Downey’s schools are an asset to our community that we can all be proud of. Please join me in voting YES on Measure O to ensure that all our children continue to receive the great education they deserve.

Beth Gendreau Downey


Dear Editor:

I’m in complete agreement with Paul Wilson and George and JoAnn Resetar regarding Measure O. Why is it always the homeowner who pays?

This isn’t a one-year tax on our homes, it is a 30-year tax. It’s high time the schools and government offices realize that rather than increase taxes, they need to start downsizing.

As mentioned in the Resetars’ letter, maybe the nursery school should go back to part-time. When did we ever get to the place in the U.S. that the government should be responsible for babysitting, since it is shown that even those in preschool show no better achievement by the third grade than those who haven’t attended. It’s just another ill-conceived government program to have control and buy votes.

Maybe the tax should be put on people who have children in school. Let’s share the cost.

Vote No on Measure O.

Marilyn Madru Downey


Dear Editor:

As a homeowner that supported a $1 billion school bond for Long Beach Unified School District, I think many Downey residents are missing several important points.

First, Measure O will help fund classroom improvements that will not only keep our educational environment up to par, but will create an environment that will keep the youth in our community competitive. The level and quality of education a student receives in Downey will continue to demystify the idea that a private school education is the only quality education a student can receive. Creating assertive and articulate individuals with a driven sense of knowledge and exposure will only continue to strengthen the culture and community in Downey.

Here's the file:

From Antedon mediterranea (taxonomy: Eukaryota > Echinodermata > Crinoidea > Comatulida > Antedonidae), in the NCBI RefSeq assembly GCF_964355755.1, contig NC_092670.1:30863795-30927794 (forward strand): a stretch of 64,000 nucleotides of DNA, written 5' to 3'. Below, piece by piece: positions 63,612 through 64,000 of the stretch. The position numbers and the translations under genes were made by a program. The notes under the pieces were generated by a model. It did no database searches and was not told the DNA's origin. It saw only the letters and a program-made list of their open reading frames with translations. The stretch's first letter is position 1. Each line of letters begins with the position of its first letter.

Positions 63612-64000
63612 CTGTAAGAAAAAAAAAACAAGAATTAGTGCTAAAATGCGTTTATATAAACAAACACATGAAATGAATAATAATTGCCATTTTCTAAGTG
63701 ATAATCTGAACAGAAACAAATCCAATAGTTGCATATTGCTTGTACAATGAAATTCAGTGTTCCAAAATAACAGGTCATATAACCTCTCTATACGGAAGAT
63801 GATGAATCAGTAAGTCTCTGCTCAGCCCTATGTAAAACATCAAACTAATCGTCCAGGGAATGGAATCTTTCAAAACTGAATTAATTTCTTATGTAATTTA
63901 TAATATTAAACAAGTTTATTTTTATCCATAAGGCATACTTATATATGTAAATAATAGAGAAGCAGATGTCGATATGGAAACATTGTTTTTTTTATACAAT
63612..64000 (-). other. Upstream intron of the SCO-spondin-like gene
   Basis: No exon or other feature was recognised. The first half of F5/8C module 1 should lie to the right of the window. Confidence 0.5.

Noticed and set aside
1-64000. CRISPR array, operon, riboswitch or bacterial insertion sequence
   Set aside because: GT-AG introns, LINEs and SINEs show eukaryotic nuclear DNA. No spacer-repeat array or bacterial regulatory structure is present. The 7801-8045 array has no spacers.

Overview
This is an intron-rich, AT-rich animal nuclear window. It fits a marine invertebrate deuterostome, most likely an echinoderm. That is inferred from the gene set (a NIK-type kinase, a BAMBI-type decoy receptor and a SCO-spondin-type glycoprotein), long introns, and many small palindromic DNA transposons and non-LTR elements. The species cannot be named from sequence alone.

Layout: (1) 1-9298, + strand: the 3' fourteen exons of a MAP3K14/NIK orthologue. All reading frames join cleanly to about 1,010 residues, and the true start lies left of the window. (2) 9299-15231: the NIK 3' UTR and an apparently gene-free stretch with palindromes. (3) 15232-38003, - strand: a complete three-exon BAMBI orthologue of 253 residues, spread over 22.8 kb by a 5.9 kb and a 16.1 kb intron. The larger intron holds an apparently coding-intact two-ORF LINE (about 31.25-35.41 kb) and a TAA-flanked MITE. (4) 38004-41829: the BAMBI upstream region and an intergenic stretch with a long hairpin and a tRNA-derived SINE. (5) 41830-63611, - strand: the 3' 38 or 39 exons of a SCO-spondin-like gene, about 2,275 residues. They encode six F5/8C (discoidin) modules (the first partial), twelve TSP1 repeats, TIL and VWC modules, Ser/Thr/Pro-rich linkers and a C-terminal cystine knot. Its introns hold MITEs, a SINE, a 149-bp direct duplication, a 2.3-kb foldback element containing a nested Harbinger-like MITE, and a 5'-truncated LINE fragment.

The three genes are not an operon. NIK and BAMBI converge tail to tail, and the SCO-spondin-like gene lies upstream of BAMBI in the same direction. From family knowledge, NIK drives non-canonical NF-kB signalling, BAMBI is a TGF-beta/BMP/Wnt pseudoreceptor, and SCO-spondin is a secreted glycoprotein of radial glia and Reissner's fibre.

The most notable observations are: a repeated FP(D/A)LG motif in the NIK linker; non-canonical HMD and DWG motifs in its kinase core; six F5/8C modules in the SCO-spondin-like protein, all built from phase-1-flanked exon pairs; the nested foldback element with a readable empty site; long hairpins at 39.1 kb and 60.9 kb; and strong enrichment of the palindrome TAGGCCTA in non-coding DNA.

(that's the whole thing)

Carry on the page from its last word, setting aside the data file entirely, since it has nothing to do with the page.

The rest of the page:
Aside from improving our schools, which are the oldest buildings in our community, Measure O will help to attract other potential homebuyers that want their children to attend updated schools, and to receive an education appropriate for today’s ever changing world that we live in.  Additionally, our community will see higher housing prices along with higher rents because of this.

Ask yourself, why did you pay more to buy a house in this community as opposed to one in a nearby surrounding community for substantially less? I’m sure that a big part of your reason could be tied to the Downey Unified School District’s reputation for outstanding schools. Clearly there is a direct correlation between property values, community values, and schools. You don’t have to go far to see this. Just look at the surrounding communities where property values are substantially lower and crime is substantially higher.

So now when you think of paying $60 dollars more, per one hundred thousand dollars of assessed value, which amounts to $150-$300 dollars per year for most homeowners, I think you have to agree that Measure O is a small price to pay to support your community.